Sometimes, we as entrepreneurs and CEOs implement normal or traditional strategies that we learned in our business schools. These may be the strategies that are supposed to work or the strategies that many other companies are using, yet we don’t see the results we were expecting. In this episode, we’re going to talk about one of the most common reasons this happens, and we’ll discuss a more effective way to accomplish what matters most.
Doing Things The Same Way as Everyone Else
Years ago I began working with a company that had a very talented and intelligent executive. This executive (who was not the CEO) had graduated from a great business school in the world where he had been taught strategies and models that have been widely used to run many successful businesses in the past.
The problem was, these were the same strategies and models that were being implemented by a huge number of businesses around the world. If most business leaders are following the same business strategies and models, then the business with the best resources is often going to win. This could spell disaster for the entrepreneur starting out with fewer resources and brand recognition than the larger companies.
This is one of the reasons why close to half of all small businesses fail within the first five years and only one in three stay in business for ten years (Source: Forbes). They simply don’t have the resources to compete head-on with the larger, more established companies.
Finding a More Effective Way
When I started working with this company, they gave me a very ambitious goal. To achieve this goal we decided to go into a niche that had two Fortune 100 competitors already dominating it. These companies were well-established in this space and had far more resources than we could ever have. I knew we could not compete with these companies head-on. Instead, we needed to do something different and compete in a smarter way.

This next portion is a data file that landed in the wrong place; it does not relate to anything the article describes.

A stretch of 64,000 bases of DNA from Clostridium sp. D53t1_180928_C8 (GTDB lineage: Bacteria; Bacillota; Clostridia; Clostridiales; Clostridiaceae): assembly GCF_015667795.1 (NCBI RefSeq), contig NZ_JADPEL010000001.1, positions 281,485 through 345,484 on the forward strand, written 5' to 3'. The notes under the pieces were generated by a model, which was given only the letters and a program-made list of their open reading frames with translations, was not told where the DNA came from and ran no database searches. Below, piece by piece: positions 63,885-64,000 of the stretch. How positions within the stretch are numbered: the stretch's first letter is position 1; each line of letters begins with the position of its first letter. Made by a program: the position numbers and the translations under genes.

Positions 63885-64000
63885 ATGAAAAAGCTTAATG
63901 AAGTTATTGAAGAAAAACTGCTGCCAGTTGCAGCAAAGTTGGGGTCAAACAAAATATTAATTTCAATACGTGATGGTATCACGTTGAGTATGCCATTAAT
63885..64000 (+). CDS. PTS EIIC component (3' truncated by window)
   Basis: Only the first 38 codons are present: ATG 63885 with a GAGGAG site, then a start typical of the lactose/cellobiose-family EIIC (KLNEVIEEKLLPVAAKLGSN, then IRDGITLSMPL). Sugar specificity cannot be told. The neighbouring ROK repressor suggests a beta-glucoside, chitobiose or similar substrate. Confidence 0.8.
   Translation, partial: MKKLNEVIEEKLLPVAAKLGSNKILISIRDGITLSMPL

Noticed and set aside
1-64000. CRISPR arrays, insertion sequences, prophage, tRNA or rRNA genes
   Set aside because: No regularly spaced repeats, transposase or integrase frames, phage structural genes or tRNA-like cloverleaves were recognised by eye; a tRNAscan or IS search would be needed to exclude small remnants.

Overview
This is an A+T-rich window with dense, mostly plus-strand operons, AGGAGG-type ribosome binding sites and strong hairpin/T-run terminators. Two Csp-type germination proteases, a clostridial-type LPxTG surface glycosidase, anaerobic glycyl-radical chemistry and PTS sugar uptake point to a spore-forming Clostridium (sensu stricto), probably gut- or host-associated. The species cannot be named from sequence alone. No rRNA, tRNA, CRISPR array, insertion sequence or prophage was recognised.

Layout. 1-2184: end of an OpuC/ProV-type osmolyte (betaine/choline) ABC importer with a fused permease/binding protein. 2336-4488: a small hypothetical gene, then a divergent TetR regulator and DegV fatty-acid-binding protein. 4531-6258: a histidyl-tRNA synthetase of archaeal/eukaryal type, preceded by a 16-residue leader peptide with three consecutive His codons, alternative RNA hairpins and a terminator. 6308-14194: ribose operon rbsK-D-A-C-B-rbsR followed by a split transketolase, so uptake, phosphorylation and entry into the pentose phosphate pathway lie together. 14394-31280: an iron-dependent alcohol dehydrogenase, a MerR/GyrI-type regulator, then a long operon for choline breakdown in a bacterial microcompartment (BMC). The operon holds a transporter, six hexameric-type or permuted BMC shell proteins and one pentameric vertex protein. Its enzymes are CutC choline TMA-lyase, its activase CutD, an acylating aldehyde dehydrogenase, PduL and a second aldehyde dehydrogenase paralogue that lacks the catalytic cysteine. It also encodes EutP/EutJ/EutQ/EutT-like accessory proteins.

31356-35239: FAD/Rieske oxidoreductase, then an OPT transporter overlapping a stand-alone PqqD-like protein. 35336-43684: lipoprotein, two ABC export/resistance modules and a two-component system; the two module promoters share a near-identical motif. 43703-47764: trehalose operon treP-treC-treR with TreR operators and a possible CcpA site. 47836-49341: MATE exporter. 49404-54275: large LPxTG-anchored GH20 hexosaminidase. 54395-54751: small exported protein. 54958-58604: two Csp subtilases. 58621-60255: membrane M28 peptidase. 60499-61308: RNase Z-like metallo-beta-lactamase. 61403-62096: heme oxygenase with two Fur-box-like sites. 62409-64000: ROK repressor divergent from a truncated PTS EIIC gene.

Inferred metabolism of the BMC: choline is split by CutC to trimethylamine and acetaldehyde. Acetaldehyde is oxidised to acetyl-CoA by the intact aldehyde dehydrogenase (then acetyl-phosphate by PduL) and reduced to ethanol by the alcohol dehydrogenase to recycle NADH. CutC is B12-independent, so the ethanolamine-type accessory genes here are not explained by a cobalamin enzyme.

So, we asked ourselves: “What is the most important thing we need to do?” Once we figured out the answer to that question, we went on to ask ourselves: “What is the most effective way to get that done?”
Why can’t you just do anything the normal way?
The strategy I created based on the answers to these two questions was new and very different from what this executive had been taught at his top business school. Over time, my strategy of doing things in a non-traditional way very understandably started to be a little frustrating for this executive. I remember him once asking me “Nathan, why can’t you just do anything the normal way?” I think for him that statement was a sort of reprimand but to me, it felt like a compliment. I have no problem doing things the normal way as long as the normal way was the most effective method for getting the more important thing done.
David and Goliath
The strategy I helped roll out for this company was focused on leveraging the tectonic shift of connecting through passions. We were able to surpass the social reach and digital growth of both Fortune 100 companies in this niche and achieve the initial, ambitious goal.